ENID, Okla. — With the first and second rounds of the COVID-19 vaccine being administered to residents and staff at local nursing homes and senior living centers, Steven Walkingstick said there’s finally a light at the end of the tunnel.
This hope that comes with the vaccine, though, also still comes with restrictions in the elderly communities.
“As the restrictions are somewhat loosened ... a lot of stuff will come back ... But it’s not going to be like flipping a light switch,” said Walkingstick, executive director of The Commons. “It’s more of a dimmer — that we’re going to slowly turn that dimmer switch on, and as that switch gets turned, there will be more opportunities for the community to get back involved.”
Nursing homes in Enid received doses of the Moderna vaccine in late December, almost two weeks after the first shipment of the Pfizer vaccine, which was restricted to hospital and health department settings in Garfield and other surrounding counties.
Although 2020 is over, COVID-19 is not. Oklahoma has had over 320,000 COVID-19 cases and more than 2,700 deaths, and people 50 and older make up a combined 95.43% of those deaths. Enid in particular has over 5,100 cases and 43 deaths. Since Jan. 1, there have been three days where more than 5,000 cases were reported statewide in a single day.
Since the pandemic began in March, the staff at nursing homes and senior living centers say they have been doing their best to ensure the safety and well-being of their residents.
“We’re taking care of the Greatest Generation,” said Mike Weatherford, marketing coordinator for Greenbrier Village and family guide for skilled nursing.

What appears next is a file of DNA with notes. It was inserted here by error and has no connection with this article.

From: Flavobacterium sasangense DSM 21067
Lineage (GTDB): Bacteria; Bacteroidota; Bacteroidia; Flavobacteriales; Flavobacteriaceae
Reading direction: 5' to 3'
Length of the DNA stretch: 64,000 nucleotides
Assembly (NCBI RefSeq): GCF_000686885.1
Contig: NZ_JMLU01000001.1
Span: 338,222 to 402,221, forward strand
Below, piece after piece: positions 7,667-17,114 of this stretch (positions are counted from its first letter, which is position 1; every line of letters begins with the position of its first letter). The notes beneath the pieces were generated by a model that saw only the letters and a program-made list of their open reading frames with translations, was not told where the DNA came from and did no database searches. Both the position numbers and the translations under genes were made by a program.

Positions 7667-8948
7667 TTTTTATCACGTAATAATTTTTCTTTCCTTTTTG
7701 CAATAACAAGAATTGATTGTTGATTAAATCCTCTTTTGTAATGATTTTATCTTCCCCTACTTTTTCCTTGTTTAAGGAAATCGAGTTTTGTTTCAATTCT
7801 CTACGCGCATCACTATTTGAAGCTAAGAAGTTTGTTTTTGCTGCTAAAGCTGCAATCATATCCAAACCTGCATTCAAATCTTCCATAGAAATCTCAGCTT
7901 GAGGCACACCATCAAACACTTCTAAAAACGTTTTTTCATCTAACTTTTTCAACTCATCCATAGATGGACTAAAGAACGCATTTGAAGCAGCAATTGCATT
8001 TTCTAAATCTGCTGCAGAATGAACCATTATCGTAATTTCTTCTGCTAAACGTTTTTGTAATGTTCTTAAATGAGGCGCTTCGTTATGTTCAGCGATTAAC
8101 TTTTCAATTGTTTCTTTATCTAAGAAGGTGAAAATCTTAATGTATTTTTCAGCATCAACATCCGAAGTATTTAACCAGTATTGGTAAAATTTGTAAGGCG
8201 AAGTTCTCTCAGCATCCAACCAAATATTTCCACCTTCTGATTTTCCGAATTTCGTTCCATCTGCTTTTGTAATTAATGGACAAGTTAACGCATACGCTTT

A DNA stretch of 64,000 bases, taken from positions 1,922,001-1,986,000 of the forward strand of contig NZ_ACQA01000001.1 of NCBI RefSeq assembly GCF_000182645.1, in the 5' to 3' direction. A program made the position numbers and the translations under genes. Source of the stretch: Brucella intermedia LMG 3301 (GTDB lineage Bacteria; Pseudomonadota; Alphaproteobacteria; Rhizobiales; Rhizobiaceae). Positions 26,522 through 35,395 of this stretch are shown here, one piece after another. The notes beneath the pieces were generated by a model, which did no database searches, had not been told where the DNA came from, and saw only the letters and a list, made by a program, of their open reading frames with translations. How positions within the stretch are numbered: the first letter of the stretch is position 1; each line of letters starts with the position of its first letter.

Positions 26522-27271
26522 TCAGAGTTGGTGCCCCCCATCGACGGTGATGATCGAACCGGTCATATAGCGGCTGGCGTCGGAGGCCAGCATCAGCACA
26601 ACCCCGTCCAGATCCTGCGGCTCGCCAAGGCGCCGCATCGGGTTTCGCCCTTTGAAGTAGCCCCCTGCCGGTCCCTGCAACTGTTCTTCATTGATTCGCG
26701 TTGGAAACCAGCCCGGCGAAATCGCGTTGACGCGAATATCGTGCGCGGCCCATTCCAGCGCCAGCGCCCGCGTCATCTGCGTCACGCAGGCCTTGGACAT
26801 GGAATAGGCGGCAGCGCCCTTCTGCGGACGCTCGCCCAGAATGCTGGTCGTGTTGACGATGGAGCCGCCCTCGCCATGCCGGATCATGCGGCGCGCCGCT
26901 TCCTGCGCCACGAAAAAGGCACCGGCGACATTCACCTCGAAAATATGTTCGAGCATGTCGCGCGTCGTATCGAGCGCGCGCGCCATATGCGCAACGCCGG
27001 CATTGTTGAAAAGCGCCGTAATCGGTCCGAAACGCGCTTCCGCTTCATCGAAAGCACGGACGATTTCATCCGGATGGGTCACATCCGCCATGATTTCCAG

For the past 10 months, life has been different for staff and older residents in independent living, assisted living and nursing home facilities as the facilities went into lockdown and then quarantine, and followed recommended guidelines from the Centers for Disease Control and Prevention.
Walkingstick said The Commons has always had high infection control standards, but since the pandemic, it has exponentially increased the procedures in place.
“That’s kind of a big umbrella,” Walkingstick said. “That goes from all the screenings that we do for residents, staff and any folks that do come through our doors that maybe are partners, to the sanitation that the housekeeping staff has done, to the way that meals are delivered and prepared, to the way that laundry is done.”
Employees at the centers are screened and must wear protective masks and face shields before entering buildings, as well as full personal protective equipment (PPE) if interacting with a COVID-19 positive resident. Families visiting residents who are in end-of-life care are also screened and must wear PPE before visiting their family member.
Greenbrier once a week tests its residents in assisted living, the nursing home and at the Skilled Nursing and Rehabilitation Center, and tests staff in those places twice a week, Weatherford said, and they watch for symptoms daily.
Scott Bushong, executive director of Golden Oaks, said if symptoms start showing in either a resident or staff member, the person is immediately tested, and if positive for COVID-19, residents are transferred to a COVID-19 wing, as are others who were possibly exposed are tested.
They said the guidelines for COVID-19 are tedious, but health care workers have done it diligently since March.
“I never would have thought (the pandemic) would have lasted this long,” Weatherford said. “This is crazy, but I see people every day come to work. They get screened, they roll up their sleeves and they get to work.”
Life in nursing homes, senior living centers
Since March, most residents have had to stay inside the facility, some even within their rooms.
With cafeterias closed, residents had to eat staff-delivered meals in their rooms. Activities were limited, some virtual, and visitations increased restrictions as the COVID-19 numbers fluctuated.
“We’re continuing to not have visitors on campus, and it’s certainly created quite a toll on our residents,” Bushong said. “We worry day-to-day about their physical well-being, in terms of being isolated and separated from their loved ones.”
To help, local facilities have gone above and beyond to help keep up residents’ spirits with things like playing virtual Bingo, decorating for Christmas, providing additional resources for mental health and having a resident council to keep residents in the loop.